Conflict in "The Interlopers"
- Grades: 9–12
- Unit Plan:
- Identify conflict within a short story
- Brainstorm situations for the four types of conflict
- Work independently to create a story that uses at least three types of conflict
- "The Interlopers" by H.H. Munro
Set Up and Prepare
- Have your students read "The Interlopers" prior to starting this lesson.
- Write the word "conflict" inside of a circle on the board. Ask students to give you words that they think of when they hear the word conflict and write those words around conflict.
- Explain that conflict is a struggle between at least opposing forces. Identify two types of conflict and write them on the board as you define each type.
- Internal– an inside conflict
- man v/s self
- For example: a hungry girl is debating whether or not to steal a candy bar from the store.
- External– an outside conflict
- Man v/s man
- For example: two students get into a fight over a basketball in gym class.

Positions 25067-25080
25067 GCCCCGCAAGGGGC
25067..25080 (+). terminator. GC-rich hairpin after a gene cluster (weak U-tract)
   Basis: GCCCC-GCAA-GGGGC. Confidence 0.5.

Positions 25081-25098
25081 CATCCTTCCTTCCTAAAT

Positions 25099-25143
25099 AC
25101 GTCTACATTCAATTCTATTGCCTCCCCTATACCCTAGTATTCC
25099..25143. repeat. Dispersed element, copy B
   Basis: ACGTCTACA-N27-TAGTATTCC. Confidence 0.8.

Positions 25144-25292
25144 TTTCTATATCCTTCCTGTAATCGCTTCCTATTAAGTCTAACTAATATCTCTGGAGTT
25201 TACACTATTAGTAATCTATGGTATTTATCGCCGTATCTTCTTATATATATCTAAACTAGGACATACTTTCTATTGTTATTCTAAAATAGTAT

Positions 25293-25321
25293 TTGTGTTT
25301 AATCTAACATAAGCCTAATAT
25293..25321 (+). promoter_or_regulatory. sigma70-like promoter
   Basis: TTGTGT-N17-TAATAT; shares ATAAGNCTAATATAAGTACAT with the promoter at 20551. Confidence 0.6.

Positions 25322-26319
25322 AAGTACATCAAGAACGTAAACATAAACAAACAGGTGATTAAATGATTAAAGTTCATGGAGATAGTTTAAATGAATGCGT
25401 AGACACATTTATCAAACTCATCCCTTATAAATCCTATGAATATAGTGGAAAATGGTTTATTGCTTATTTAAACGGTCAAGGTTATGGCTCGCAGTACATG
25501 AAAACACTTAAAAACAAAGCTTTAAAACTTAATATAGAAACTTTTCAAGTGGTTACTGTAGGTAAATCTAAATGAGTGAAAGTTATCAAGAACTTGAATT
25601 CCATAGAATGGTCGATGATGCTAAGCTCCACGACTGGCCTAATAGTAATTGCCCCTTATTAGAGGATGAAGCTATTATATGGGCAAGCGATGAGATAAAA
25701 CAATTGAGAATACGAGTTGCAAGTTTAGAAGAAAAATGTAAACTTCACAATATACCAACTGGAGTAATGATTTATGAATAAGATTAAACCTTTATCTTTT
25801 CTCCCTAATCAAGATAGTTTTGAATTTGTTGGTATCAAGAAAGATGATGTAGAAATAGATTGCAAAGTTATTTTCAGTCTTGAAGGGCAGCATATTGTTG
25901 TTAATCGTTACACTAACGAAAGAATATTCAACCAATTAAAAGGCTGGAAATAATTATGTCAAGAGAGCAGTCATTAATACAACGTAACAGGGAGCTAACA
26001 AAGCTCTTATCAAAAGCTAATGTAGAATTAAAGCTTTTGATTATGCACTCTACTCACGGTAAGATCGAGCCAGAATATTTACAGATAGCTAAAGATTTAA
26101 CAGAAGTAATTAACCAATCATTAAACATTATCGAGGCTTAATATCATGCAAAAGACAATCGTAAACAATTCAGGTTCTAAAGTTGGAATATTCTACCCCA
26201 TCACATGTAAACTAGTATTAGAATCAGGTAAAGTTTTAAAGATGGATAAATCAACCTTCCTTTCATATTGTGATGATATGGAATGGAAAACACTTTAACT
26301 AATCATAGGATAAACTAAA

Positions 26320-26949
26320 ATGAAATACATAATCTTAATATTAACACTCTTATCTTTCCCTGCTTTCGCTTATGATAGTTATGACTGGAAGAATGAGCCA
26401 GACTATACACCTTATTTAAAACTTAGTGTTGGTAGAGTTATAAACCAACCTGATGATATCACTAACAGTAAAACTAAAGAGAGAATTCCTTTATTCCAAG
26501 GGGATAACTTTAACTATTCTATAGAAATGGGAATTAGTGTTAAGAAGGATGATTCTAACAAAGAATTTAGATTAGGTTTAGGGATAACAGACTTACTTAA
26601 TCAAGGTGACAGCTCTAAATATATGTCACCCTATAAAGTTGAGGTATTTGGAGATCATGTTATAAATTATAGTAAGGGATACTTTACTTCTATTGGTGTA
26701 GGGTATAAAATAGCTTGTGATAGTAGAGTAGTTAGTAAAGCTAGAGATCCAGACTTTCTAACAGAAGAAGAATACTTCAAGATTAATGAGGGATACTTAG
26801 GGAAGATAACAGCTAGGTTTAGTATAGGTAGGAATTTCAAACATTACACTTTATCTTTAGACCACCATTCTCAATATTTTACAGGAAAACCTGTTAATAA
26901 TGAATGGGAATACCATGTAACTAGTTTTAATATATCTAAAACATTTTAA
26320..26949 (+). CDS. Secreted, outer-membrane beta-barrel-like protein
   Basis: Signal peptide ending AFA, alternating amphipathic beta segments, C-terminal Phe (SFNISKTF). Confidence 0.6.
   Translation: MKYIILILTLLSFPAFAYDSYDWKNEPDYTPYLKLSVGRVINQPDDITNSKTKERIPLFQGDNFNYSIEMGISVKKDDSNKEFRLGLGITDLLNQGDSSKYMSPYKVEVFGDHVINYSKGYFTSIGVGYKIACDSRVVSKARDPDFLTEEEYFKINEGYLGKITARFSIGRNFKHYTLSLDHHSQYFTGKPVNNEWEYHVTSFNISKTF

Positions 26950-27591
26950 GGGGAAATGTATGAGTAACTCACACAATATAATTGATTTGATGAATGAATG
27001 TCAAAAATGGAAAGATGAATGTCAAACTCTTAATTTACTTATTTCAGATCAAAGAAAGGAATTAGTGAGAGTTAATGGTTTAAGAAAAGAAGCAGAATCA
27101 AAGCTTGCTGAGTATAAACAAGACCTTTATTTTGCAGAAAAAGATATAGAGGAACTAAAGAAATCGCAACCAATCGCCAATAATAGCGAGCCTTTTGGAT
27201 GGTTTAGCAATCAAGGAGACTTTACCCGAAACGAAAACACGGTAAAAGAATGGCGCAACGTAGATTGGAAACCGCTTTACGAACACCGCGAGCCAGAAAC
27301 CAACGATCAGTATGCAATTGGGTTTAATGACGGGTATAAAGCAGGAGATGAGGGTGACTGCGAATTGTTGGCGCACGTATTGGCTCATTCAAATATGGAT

- Man v/s group
- For example: Tyrone's family doesn't like Charmaine because she's not from a rich family, so they belittle her every chance they get.
- Man v/s nature
- For example: a man fights against heavy winds but is swept away in a tornado.
Supporting All Learners
For advanced learners, have students compare and contrast conflicts in two different texts with higher levels of difficulty or make their stories more difficult by setting more specific parameters in terms of pages and use of other literary terms that have been covered.
Watch your favorite TV shows and be ready to explain the types of conflicts used and how they were resolved. Ask people who live with you to explain any conflicts that they've had lately and then identify which type of conflict it is.
- Define the two types of conflict.
- Identify conflict in a short story.
- Create examples of conflict.
- Create a conflict-filled story.
- How well did you explain conflict?
- Will your students be able to identify the various types of conflict in another text without you giving them any hints?
- How quickly did students identify the types of conflict within in the story?
- How successful were the stories in terms of incorporating conflict?